David Reutimann

Talladega Superspeedway

NASCAR connections to Monday’s college football National Championship

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The 2017-18 college football season ends tonight with the National Championship game at Mercedes-Benz Stadium in Atlanta.

The game (8 p.m. ET on ESPN) pits the Alabama Crimson Tide and the Georgia Bulldogs, two Southeastern Conference teams.

We decided to take a look at the two schools and their connections to the NASCAR world.

If we missed any NASCAR connections, let us know.

The paths of Alabama head coach Nick Saban and Team Penske driver Brad Keselowski crossed last year.

In September, the driver of the No. 2 Ford visited the school’s Tuscaloosa campus, which is located just under 110 miles west of Talladega Superspeedway.

Saban actually served as the grand marshal of the 2009 spring Cup race at the 2.66-mile speedway, when Keselowski won his first Cup race.

During the visit, the two swapped jerseys, with Keselowski receiving a No. 2 jersey with his name on it.

“I can tell you this, I hope the tide rolls us right into victory lane when we get back to Talladega,” Keselowski said. “Like Coach Saban and his teams at Alabama, there is a winning tradition at Team Penske. We hope to add to that legacy with another Talladega Superspeedway triumph, and ultimately another championship.”

Two weeks later, Keselowski claimed his fifth Talladega win.

Saban will be looking for his sixth national championship tonight.

Hendrick Motorsports has a few team members who have ties to the game.

Rowdy Harrell, a former walk-on linebacker at Alabama, is a rear tire carrier on the No. 88 team. He won three championships with the Crimson Tide, the last coming in 2013. He joined Hendrick in September of that year.

Harrell was brought to the team by Chris Burkey, a pit crew coach for Hendrick. Burkey is a former scouting assistant for the Miami Dolphins from Saban’s time as head coach of the team.

The colors of the Crimson Tide have made their way to the high banks of Talladega multiple times over the last 17 years.

The first Alabama-themed scheme belonged to Scott Pruett and his No. 32 Tide car in 2000.

Michael Waltrip Racing was the vessel for three more schemes in 2010, 2012 and 2013, the seasons following Alabama National Championships.

2010 – David Reutimann

(Photo by Todd Warshaw/Getty Images for NASCAR)

2012 – Clint Bowyer

(Photo by John Harrelson/Getty Images for NASCAR)

2013 – Michael Waltrip

There are far fewer connections between NASCAR and the University of Georgia, but they’re there.

Chase Elliott, the Hendrick Motorsports driver and native of Dawsonville, Georgia, is a noted fan of the Bulldogs.

Hendrick’s strength and condition coach, Darius Dewberry, was a Georgia linebacker from 2006-09 and joined Hendrick in June 2013.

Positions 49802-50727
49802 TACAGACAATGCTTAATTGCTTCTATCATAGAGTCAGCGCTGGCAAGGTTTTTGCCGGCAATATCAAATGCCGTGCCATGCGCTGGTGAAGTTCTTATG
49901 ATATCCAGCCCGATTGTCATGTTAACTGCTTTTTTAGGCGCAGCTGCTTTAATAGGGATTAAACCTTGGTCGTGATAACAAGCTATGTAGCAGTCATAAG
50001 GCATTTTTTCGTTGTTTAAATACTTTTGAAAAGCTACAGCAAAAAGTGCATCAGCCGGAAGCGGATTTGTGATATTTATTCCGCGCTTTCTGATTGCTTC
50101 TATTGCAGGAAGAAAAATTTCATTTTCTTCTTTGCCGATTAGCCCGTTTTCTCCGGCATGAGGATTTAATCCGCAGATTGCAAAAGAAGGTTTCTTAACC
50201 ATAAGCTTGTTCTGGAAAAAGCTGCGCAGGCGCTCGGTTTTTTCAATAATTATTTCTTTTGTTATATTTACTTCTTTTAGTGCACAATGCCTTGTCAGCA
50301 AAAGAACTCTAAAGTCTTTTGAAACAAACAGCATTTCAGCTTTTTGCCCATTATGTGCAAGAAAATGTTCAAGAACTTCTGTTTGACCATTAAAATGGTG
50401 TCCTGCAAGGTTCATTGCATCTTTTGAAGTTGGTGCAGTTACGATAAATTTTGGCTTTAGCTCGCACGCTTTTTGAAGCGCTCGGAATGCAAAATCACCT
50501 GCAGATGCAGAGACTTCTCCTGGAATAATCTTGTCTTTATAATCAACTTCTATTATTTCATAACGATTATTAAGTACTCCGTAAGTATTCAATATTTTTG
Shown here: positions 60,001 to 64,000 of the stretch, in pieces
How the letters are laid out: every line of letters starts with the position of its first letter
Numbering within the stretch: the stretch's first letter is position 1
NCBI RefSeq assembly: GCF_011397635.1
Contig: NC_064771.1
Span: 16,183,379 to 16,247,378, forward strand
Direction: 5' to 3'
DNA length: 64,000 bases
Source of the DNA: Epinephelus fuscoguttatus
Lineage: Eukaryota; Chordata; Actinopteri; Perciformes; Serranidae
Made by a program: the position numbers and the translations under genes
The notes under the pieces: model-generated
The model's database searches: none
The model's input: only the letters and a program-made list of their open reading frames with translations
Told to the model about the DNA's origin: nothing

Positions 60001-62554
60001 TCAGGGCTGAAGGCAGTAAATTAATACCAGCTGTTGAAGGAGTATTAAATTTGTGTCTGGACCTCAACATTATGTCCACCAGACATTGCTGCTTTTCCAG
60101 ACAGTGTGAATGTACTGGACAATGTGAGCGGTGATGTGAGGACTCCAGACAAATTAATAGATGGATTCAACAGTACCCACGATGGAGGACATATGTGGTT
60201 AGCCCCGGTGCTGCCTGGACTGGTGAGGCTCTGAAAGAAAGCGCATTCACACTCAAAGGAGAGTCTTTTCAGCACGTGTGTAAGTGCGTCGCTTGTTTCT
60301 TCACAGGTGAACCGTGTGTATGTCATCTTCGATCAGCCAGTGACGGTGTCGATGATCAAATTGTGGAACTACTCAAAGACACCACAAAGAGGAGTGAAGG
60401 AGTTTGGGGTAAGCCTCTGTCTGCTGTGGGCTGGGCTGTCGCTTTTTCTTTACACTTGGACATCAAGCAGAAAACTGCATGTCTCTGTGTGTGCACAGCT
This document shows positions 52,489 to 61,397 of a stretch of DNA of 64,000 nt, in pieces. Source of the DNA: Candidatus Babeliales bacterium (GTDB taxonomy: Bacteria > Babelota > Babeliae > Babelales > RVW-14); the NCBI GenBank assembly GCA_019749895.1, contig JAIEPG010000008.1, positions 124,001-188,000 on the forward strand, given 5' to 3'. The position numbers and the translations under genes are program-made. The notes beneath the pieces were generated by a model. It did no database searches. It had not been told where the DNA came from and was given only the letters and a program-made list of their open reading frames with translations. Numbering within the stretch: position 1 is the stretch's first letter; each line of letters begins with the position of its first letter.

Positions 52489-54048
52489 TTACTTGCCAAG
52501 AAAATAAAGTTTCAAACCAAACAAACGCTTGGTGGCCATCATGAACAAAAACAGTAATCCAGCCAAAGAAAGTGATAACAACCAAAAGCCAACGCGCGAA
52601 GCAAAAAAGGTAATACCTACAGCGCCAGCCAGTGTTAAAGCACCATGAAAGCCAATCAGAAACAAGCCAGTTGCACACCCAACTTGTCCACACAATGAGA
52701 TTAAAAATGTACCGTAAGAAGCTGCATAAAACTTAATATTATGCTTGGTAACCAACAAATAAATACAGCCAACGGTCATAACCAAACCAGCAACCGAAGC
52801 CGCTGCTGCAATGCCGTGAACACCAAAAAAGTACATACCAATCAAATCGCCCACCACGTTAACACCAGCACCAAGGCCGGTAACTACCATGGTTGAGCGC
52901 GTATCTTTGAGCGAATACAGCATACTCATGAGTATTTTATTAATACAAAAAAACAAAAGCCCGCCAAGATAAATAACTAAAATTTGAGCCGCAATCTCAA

NASCAR on NBC’s own Rutledge Wood is a native of Alabama, but he moved to Georgia in 1995 and graduated from the school with a degree in marketing.

Bulldog sports teams have interacted with the NASCAR world a few times.

In 2014, the football team was part of the Belk Bowl in Charlotte, North Carolina, playing against the University of Louisville. As part of their bowl week festivities, the teams visited Charlotte Motor Speedway to participate in the Richard Petty Driving Experience.

Two years later, the Georgia baseball team visited Charlotte to play the University of North Carolina – Charlotte 49ers.

As part of their visit, they visited Hendrick Motorsports to get a taste of the life of a NASCAR pit crew.

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Austin Dillon returns No. 3 to victory lane for first time since Dale Earnhardt’s last win

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CONCORD, N.C. – Austin Dillon scored his first Cup victory in his first start with a new crew chief, bringing an iconic number back to victory lane in NASCAR’s premier series.

Stretching his last tank of fuel 70 laps, the Richard Childress Racing driver won the Coca-Cola 600 at Charlotte Motor Speedway.

“I can’t believe it,” Dillon told Fox Sports. “I was just really focused on those last laps.”

It was the first victory on the circuit for the No. 3 Chevrolet since the late Dale Earnhardt’s win at Talladega Superspeedway in October 2000. Richard Childress Racing mothballed the number after Earnhardt’s death on the last lap of the 2001 Daytona 500 but brought it back with Dillon in 2014.

Dillon, the grandson of team owner Richard Childress, was making his debut with crew chief Justin Alexander, who replaced Slugger Labbe last week.

Kyle Busch finished second, followed by Martin Truex Jr., Matt Kenseth and Denny Hamlin.

Jimmie Johnson was leading before running out of fuel with three laps remaining, handing the lead to Dillon.

“I was just trying to be patient with (Johnson),” Dillon said. “I could see him saving (fuel). I thought I’d saved enough early where I could attack at the end, but I tried to wait as long as possible. And when he ran out, I figured I’d go back in and save where I was lifting, and it worked out.